Worn and Weary
THE MICHAEL MILLER CRUSADE
WHEN WE COME TO
(11-TRACK FULL-LENGTH CD)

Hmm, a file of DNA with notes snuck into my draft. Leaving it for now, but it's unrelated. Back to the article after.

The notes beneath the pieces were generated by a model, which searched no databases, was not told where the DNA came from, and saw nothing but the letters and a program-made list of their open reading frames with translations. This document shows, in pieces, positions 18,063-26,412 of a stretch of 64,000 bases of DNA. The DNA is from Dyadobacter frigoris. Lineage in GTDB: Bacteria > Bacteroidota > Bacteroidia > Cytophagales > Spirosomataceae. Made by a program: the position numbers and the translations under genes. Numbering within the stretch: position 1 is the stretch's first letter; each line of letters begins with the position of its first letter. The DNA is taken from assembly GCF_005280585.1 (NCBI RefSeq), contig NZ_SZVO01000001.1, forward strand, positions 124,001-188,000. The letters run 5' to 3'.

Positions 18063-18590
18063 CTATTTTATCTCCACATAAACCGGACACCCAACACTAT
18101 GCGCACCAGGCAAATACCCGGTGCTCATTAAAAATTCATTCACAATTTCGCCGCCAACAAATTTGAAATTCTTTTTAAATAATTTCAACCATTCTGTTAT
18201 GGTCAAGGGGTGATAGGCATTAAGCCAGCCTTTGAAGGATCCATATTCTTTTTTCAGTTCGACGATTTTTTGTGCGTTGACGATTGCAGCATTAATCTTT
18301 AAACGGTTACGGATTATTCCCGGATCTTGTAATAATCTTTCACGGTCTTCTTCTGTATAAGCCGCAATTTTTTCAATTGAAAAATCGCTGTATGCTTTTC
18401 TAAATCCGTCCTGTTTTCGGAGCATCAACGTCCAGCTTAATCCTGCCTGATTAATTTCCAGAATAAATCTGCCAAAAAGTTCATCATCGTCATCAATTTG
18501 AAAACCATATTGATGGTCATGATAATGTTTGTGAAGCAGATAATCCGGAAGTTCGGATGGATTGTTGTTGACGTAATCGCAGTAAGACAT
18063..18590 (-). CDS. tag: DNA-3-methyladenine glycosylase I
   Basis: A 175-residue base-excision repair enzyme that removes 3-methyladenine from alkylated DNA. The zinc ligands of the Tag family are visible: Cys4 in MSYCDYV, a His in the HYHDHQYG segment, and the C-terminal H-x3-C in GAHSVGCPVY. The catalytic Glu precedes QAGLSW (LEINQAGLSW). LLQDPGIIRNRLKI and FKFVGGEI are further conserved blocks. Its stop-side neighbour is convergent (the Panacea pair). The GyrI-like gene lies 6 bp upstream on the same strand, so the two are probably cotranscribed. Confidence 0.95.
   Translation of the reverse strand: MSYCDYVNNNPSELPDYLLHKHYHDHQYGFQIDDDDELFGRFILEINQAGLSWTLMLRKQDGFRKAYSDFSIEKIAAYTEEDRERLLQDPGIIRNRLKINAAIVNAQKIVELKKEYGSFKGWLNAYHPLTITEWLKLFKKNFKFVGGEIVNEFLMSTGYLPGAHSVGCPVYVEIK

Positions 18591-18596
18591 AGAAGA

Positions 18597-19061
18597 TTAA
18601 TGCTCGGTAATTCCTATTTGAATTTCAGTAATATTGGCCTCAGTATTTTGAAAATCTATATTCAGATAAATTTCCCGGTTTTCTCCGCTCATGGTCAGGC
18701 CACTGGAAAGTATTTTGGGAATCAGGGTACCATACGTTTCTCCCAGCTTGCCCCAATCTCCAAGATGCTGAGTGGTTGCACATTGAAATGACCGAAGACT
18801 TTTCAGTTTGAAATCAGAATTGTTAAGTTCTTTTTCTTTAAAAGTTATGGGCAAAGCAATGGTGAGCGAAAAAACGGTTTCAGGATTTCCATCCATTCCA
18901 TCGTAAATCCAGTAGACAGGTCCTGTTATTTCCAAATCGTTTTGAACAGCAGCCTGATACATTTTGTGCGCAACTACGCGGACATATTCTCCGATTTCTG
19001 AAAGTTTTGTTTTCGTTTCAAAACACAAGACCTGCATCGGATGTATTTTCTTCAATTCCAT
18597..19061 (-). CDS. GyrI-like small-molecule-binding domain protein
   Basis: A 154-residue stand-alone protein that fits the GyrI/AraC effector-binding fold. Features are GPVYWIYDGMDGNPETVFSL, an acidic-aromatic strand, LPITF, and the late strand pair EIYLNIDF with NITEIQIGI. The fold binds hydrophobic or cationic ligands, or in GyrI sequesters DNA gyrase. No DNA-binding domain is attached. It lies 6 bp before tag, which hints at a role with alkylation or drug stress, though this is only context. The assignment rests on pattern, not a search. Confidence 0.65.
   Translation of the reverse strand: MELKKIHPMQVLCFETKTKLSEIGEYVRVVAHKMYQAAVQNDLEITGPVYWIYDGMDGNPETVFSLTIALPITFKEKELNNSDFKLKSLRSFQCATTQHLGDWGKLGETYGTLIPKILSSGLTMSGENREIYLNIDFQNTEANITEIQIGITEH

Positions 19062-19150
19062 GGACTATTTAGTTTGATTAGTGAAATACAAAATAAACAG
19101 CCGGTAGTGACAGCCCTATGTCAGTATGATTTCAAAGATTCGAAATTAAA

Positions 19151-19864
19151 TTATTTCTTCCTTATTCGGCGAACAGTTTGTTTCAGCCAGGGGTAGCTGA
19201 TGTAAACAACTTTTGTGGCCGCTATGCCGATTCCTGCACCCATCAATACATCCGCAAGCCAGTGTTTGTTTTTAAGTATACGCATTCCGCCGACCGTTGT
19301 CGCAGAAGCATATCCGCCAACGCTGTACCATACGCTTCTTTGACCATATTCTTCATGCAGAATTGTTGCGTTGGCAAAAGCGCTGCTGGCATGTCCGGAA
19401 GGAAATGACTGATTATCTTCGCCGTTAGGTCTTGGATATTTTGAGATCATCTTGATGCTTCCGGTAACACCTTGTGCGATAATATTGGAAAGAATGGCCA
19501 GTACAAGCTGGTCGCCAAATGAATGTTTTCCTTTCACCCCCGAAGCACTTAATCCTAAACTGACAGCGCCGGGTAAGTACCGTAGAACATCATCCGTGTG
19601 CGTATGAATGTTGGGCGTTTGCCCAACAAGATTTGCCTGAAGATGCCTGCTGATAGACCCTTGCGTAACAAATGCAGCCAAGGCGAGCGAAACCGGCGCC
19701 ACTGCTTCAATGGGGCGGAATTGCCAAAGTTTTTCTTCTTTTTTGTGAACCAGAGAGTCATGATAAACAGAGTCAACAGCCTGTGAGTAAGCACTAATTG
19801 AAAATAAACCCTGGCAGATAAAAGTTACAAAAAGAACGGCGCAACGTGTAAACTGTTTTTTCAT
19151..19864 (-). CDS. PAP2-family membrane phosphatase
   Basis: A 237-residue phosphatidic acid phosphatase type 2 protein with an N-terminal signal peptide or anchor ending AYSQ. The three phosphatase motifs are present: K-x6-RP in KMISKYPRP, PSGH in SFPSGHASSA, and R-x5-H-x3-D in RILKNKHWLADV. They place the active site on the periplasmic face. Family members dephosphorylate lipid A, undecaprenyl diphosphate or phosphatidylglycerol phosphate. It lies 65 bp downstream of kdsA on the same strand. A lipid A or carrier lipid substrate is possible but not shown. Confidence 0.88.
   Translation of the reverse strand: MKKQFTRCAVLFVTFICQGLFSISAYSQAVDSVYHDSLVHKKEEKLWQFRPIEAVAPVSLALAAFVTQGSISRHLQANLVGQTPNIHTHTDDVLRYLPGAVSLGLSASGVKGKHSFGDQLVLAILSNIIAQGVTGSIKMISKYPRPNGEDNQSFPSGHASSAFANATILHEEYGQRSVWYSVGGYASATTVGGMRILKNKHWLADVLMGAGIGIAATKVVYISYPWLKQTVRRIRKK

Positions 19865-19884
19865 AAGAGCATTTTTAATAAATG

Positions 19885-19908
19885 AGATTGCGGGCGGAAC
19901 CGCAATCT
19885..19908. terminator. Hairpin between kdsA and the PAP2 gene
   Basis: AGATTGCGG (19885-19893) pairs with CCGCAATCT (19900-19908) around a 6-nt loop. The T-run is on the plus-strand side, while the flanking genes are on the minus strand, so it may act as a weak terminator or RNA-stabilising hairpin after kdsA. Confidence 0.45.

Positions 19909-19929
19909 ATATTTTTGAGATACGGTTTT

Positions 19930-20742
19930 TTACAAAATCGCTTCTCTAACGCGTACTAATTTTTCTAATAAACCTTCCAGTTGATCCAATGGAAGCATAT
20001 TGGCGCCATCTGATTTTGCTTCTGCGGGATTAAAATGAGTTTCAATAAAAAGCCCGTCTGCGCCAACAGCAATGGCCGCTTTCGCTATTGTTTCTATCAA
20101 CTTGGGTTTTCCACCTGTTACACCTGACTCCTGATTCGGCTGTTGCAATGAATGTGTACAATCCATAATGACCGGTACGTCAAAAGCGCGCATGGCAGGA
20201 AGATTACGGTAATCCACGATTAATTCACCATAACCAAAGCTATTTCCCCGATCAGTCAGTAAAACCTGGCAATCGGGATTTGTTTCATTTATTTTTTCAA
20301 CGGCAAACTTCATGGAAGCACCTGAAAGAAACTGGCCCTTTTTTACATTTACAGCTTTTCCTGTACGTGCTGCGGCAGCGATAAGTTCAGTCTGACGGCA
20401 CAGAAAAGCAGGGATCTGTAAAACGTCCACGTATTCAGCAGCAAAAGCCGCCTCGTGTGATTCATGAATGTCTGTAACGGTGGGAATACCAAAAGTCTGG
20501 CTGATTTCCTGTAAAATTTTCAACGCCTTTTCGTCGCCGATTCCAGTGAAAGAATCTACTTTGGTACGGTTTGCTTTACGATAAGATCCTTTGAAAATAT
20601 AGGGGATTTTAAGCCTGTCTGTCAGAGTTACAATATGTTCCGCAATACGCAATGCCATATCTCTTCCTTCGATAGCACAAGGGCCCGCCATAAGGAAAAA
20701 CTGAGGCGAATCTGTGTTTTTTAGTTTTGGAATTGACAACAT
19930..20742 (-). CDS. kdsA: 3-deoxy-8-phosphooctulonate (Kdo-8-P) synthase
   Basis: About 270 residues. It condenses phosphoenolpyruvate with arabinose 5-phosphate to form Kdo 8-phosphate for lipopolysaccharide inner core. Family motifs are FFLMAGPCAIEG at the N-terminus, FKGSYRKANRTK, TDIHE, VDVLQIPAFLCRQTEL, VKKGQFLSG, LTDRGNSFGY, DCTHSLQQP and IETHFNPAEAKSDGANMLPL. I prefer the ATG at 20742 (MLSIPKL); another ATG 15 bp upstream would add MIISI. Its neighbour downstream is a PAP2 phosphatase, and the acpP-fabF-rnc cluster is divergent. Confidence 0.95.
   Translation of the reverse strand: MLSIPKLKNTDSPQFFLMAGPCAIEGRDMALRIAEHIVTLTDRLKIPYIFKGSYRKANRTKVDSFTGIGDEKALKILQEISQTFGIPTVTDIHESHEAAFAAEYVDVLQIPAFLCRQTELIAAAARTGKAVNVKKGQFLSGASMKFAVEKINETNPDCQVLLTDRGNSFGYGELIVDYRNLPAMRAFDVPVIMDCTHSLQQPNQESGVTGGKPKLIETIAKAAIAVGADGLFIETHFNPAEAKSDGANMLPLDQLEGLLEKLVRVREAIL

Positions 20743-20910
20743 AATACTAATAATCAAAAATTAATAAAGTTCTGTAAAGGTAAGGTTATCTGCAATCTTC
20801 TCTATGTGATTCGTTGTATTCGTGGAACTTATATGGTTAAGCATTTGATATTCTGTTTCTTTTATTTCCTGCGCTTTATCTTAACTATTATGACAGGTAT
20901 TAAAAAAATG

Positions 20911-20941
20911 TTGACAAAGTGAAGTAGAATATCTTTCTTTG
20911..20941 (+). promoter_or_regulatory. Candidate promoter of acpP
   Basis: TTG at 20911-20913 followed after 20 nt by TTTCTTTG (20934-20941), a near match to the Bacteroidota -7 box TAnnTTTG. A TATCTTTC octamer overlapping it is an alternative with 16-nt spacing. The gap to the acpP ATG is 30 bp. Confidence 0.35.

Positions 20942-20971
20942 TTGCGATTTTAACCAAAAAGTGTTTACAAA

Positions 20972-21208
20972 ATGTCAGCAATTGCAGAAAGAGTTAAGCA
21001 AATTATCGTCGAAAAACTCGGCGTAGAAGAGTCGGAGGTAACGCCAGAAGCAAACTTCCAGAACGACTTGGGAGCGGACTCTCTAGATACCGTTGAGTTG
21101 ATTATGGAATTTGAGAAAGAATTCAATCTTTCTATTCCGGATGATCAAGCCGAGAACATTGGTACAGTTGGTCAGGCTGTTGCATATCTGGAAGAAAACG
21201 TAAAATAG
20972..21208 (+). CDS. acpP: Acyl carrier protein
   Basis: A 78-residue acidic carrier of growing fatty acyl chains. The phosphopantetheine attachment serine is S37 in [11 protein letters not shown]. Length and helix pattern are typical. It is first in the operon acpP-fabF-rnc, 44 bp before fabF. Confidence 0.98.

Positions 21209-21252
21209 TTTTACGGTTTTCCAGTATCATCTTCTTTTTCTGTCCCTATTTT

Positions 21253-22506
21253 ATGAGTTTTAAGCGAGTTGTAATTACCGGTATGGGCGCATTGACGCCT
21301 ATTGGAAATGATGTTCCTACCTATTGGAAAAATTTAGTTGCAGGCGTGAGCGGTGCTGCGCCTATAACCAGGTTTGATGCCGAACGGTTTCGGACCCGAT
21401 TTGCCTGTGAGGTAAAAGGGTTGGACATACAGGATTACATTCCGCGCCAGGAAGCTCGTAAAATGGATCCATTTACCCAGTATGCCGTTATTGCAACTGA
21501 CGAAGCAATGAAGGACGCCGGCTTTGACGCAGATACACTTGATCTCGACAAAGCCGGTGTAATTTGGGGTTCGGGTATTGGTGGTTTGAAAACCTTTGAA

The alt.-country world satiates itself with troubadours whose playing styles are little-changed from the days on the range, but try explaining that to Michael Miller. On his full-length debut (after an EP a couple of years ago), Miller shatters the complacency of the beautiful-but-sometimes-boring genre with instruments and purty pathos galore. Precious sounds from glockenspiels, organs (of the Wurlitzer, mellotron and plain-ol'-ivory variety) and wry ukuleles pepper each track, adding a quirky sadness to Miller's already-weeping words. Such experimentation imbeds Miller's compositions with a hushed beauty; the various backing musicians play their respective craft to idiosyncratic perfection yet make sure to coalesce their disparate parts into the bittersweet whole integral for any insurgent country undertaking. With the elaborate music as assistance, Miller's ghostly voice guides each song to the edge of emotional eruption, accentuating every word with an intonation oscillating between weary knowing and genuine astonishment at love's uncertainties. This is best embodied in the opening tune, "Lover I Know," a reverb-filled gem in which Miller caresses his electric guitar and confidently proclaims, "For so long, I've been shivering in fear/But when it's love, I know." The rest of the songs on When We Come To tread this similar road of the maddening heart. But Miller makes sure to pay homage to his genre's rough heritage with the jaunty "The Ballad of Mr. George and Miss Jenny," a tale of imperialistic love whose tuba grounding, goofy harmonies and accordion squeals seem better suited to the Black Hills of South Dakota than Miller's Seal Beach base.
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